Review: Jonathan Burrows and Chrysa Parkinson in Dogheart

Performance: 25 & 26 October 2010
Reviewed by Katie Fish - Wednesday 27 October 2010

'Dogheart' illustrations

Reviewed 25 October

In a post-performance discussion, Jonathan Burrows paraphrases Seamus Heaney in saying that choreography, as poetry, is “To arrive somewhere I could not have expected to arrive but that I recognise when I get there.” This seems to sum up nicely the process behind his collaboration with the American dance practitioner, Chrysa Parkinson, who concurs that theirs was an emergent narrative which was the “product of a structure of time … [or the outcome of] where that structure was pushed”.

Had that structure been pushed or pulled in any other direction or through an alternative set of parameters, Burrows and Parkinson would have ended up with a different work altogether. As it is, what they present is *Dogheart*, a title that came about by two sketches of, surprisingly enough, a dog and a heart, which were selected for marketing purposes early on in the work’s development. If it is not clear how the title or the sketches, which, in addition to others, are projected at intervals throughout the 45 minute piece, correspond with the other elements of movement and poetry, Burrows assures us that although “not everything relates obviously, everything relates”. So basically, don’t try too hard to look for the logic and you will probably get more out of it. Saying that, however, the post-performance talk revealed the decision-making process that shaped the work, giving us the clues to piece the jigsaw together.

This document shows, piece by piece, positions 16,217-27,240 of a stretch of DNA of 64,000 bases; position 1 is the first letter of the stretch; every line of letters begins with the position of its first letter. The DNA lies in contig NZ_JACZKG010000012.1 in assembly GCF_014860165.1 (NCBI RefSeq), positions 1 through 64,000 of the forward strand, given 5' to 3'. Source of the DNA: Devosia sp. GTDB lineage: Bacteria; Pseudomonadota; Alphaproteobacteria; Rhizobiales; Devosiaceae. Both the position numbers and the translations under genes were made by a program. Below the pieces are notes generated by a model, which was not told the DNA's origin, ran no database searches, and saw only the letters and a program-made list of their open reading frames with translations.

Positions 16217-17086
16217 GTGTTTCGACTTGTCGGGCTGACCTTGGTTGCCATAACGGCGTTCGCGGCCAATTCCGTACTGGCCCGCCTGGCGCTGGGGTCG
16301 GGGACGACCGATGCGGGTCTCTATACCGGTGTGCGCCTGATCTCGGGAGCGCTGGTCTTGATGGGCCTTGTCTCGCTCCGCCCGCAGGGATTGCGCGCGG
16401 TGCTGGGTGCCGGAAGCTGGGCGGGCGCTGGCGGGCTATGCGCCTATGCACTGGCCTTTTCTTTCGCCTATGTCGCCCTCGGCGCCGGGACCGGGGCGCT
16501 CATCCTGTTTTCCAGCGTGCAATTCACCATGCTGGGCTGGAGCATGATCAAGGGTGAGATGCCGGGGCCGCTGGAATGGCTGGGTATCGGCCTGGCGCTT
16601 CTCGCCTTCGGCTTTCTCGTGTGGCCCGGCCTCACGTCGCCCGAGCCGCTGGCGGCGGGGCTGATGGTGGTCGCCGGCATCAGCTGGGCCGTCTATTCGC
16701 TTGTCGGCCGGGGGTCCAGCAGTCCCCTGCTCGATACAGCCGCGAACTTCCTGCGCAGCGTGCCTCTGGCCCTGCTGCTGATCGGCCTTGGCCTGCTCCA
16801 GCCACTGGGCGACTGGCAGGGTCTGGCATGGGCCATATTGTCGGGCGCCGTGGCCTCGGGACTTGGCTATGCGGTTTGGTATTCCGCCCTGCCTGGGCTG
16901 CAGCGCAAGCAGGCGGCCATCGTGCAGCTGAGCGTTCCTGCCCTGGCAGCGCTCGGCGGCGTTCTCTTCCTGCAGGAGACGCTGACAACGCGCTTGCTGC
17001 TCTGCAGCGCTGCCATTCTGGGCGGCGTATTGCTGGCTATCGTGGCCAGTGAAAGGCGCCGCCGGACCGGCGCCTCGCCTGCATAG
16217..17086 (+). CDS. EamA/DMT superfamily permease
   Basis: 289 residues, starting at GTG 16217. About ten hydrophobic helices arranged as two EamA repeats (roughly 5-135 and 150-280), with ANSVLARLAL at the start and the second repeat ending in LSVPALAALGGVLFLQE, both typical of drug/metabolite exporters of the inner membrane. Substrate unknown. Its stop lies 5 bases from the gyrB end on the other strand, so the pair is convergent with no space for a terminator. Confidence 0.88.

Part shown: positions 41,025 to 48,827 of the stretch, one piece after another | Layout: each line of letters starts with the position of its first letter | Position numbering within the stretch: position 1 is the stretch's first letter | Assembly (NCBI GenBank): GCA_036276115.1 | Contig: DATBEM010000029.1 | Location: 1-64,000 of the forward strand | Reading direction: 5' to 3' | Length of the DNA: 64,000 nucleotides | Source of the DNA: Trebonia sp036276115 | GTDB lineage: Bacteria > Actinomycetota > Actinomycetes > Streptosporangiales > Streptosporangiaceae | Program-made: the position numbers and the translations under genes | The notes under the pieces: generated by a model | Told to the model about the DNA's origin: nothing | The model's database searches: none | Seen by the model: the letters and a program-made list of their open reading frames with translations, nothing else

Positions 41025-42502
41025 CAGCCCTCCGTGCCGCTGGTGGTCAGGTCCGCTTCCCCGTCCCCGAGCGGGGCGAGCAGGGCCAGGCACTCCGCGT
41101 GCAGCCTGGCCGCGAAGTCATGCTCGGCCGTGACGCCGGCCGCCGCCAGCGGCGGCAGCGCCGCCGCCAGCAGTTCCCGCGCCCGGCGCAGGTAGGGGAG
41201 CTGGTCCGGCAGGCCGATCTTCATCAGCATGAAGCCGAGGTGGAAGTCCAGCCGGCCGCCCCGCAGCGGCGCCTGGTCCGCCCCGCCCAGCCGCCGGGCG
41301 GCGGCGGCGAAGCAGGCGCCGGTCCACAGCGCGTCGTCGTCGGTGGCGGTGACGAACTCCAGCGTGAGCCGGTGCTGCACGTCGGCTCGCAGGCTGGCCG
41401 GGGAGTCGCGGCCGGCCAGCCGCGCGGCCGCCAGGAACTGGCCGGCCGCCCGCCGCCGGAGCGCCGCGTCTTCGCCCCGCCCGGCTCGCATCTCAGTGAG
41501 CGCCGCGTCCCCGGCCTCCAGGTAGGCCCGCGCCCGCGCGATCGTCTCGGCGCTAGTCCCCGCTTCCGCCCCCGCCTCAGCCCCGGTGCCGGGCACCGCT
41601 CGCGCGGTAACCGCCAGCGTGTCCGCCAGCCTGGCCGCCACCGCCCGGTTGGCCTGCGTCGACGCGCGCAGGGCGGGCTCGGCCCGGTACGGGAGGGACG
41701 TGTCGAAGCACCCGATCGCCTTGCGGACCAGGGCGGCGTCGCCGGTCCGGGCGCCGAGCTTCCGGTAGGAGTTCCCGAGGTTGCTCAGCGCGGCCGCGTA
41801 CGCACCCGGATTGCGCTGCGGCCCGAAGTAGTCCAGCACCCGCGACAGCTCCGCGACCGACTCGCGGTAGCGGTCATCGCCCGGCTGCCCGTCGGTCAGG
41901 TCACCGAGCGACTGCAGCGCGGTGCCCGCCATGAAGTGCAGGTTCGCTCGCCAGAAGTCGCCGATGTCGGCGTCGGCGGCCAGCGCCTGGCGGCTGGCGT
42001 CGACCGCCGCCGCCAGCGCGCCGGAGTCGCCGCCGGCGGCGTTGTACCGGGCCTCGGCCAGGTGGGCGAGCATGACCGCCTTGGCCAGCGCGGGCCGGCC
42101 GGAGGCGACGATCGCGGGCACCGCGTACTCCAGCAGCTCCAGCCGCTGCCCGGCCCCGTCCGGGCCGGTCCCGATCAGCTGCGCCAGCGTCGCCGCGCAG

The repeated movement phrases are rhythmic and easy on the eye; no virtuosic trickery here but plain, criss-crossing footwork and circular arm motions interspersed with idiosyncratic gesture and everyday references. Parkinson strides boldly with her long, willowy limbs and sashaying torso whilst Burrows turns and veers without apparent haste, occasionally a trace of a smile suggesting a natural ease and enjoyment.

The poetry does not really suggest an overriding narrative but acts as a loose framework to piece the layers together. A single word, step, or musical motif alone doesn’t carry meaning, but when placed side by side, a rationale or dialogue is created. The performers speak over each other, converging or pausing together before wandering apart again. Individual words are repeated and inflected, given significance because of what has come before or what will follow. Similarly, the recorded piano miniatures by Howard Skempton offer intonation to the looping projections or movement sequences; they are economical yet melodic, subtly adding texture but still allowing space for the other elements to breathe.

Parkinson admitted that she was surprised by how, with experience and familiarity, the meanings within the work become more visible or more submerged, and perhaps it is this that gives it its freshness. Despite the repetition and shift from one medium to another, it is easy to keep engaged with the work and to follow the each trajectory as it dissolves into the next. Dogheart is neither one thing or another but whatever it is, may it continue to evolve.

Part of Dance Umbrella 2010 **”“:

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